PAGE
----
Bernardo Bertolucci Responds to ‘Last Tango in Paris’ Backlash Over Rape Scene

Last Tango in Paris backlash
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ROME — Reacting to outrage over reports he and Marlon Brando conspired against actress Maria Schneider while filming a notorious rape scene in “Last Tango in Paris,” Italian director Bernardo Bertolucci said Monday that the outcry was based on a “ridiculous misunderstanding” of what actually happened.

In Monday’s statement, issued in Italian, Bertolucci said: “I would like, for the last time, to clear up a ridiculous misunderstanding that continues to generate press reports about ‘Last Tango in Paris’ around the world.”

“Several years ago at the Cinemathèque Francaise someone asked me for details on the famous “butter scene.

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“I specified, but perhaps I was not clear, that I decided with Marlon Brando not to inform Maria that we would have used butter,” he noted. “We wanted her spontaneous reaction to that improper use [of the butter]. That is where the misunderstanding lies.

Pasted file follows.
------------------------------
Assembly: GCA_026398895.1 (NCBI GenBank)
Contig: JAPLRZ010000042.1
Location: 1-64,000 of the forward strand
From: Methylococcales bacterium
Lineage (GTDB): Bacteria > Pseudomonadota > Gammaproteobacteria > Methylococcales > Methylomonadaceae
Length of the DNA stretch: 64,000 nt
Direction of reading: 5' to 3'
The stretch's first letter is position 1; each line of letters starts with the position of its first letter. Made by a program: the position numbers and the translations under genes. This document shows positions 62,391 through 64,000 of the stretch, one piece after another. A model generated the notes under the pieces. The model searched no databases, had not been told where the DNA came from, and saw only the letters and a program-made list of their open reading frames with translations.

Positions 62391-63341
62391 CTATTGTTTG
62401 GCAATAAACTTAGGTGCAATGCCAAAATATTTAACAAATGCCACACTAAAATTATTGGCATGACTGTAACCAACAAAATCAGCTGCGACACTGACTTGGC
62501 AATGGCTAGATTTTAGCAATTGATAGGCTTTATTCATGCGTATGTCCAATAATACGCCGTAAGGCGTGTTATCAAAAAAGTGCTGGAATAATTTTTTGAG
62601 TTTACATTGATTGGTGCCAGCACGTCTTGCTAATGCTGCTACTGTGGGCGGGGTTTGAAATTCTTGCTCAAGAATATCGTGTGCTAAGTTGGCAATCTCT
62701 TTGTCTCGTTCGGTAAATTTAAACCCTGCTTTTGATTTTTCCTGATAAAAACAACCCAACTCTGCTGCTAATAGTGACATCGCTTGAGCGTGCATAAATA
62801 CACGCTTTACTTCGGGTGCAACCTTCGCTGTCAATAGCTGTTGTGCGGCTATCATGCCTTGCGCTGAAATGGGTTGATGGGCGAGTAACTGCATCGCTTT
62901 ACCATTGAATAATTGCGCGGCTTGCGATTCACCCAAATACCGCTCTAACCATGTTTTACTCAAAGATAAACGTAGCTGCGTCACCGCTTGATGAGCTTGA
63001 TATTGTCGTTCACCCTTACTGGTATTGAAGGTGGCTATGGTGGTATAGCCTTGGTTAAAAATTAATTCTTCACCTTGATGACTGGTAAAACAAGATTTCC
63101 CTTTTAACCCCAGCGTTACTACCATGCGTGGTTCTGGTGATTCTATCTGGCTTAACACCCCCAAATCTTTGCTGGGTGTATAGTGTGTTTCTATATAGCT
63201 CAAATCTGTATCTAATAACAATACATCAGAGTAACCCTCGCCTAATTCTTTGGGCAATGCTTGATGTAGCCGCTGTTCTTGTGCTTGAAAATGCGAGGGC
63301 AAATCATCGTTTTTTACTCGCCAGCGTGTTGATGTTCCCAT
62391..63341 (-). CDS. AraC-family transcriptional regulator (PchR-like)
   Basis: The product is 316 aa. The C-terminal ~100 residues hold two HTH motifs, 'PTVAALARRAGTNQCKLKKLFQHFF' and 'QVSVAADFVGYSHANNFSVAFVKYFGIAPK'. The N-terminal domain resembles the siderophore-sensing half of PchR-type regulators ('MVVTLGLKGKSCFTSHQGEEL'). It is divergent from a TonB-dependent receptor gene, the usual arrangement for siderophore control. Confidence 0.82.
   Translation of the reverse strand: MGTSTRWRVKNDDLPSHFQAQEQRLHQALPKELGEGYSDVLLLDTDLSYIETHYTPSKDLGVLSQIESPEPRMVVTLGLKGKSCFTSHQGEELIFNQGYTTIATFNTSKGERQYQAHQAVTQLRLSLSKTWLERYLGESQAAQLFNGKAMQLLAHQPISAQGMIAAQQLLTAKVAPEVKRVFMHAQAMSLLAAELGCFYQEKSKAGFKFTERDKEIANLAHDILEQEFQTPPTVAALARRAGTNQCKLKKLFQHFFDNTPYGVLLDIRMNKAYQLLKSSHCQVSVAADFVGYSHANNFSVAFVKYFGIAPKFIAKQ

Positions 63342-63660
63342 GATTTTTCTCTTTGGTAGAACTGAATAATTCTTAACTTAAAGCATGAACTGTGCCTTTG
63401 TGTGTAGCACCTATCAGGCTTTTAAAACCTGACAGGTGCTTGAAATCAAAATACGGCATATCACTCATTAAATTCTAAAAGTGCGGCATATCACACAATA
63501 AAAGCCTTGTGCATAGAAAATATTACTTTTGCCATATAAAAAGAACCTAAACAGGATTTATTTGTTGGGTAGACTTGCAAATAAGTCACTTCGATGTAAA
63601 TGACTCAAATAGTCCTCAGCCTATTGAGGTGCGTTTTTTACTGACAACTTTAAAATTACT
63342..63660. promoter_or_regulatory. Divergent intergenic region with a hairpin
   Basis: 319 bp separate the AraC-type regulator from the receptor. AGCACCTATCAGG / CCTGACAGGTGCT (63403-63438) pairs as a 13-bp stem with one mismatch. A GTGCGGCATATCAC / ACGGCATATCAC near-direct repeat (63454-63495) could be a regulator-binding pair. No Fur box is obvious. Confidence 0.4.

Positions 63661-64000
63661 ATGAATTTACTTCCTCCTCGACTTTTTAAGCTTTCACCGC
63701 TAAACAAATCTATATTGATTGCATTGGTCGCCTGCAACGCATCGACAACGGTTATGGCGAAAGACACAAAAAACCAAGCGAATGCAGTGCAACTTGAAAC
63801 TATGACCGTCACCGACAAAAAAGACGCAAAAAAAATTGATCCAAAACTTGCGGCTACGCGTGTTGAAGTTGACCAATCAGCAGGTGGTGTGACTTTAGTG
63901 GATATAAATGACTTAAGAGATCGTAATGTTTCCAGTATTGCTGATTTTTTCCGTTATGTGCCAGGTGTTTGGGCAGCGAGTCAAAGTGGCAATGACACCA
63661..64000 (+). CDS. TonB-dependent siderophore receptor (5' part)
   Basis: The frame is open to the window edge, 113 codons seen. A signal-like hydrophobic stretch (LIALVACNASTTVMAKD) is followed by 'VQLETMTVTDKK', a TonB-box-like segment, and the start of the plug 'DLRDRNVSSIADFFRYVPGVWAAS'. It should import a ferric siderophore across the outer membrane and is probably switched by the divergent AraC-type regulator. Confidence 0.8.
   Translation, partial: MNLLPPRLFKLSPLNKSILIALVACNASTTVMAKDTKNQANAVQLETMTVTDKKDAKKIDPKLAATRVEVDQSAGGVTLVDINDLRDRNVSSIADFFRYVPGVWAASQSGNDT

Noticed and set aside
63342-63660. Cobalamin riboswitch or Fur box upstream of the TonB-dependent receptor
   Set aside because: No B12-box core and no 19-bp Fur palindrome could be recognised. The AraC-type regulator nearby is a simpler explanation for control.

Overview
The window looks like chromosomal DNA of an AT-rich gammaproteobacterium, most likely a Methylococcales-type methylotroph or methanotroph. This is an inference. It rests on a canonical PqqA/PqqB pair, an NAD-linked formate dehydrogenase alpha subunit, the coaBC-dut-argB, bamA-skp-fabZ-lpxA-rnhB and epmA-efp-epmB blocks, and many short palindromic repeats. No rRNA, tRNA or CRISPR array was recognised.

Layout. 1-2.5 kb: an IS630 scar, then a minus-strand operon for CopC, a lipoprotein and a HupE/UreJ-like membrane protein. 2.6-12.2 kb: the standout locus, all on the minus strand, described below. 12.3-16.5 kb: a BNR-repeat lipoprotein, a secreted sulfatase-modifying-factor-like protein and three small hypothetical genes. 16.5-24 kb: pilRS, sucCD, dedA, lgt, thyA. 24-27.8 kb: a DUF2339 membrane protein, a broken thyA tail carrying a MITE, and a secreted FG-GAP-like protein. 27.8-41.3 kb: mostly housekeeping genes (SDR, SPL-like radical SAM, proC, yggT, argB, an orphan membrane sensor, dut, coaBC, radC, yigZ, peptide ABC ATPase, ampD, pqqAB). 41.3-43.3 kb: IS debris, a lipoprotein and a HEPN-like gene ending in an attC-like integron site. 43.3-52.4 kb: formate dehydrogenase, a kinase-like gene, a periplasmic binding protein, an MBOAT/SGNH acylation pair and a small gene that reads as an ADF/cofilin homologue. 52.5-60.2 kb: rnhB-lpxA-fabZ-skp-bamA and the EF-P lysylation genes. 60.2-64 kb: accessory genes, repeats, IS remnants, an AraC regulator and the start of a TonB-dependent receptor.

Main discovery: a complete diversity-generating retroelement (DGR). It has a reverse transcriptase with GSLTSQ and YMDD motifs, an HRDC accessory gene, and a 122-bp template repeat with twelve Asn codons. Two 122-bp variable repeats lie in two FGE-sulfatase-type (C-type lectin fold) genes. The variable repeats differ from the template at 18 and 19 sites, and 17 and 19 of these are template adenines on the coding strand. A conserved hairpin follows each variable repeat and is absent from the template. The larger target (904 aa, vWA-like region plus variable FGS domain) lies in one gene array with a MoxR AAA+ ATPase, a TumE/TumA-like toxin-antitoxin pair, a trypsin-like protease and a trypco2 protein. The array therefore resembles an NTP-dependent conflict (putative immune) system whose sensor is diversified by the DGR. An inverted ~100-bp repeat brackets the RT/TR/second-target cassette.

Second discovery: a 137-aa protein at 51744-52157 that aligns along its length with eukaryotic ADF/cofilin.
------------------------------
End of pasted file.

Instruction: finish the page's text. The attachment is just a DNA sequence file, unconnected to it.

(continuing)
“Somebody thought, and thinks, that Maria had not been informed about the violence on her. That is false!”

Bertolucci added that “Maria knew everything because she had read the script, where it was all described. The only novelty was the idea of the butter.

“And that, as I learned many years later, offended Maria. Not the violence that she is subjected to in the scene, which was written in the screenplay,” Bertolucci added.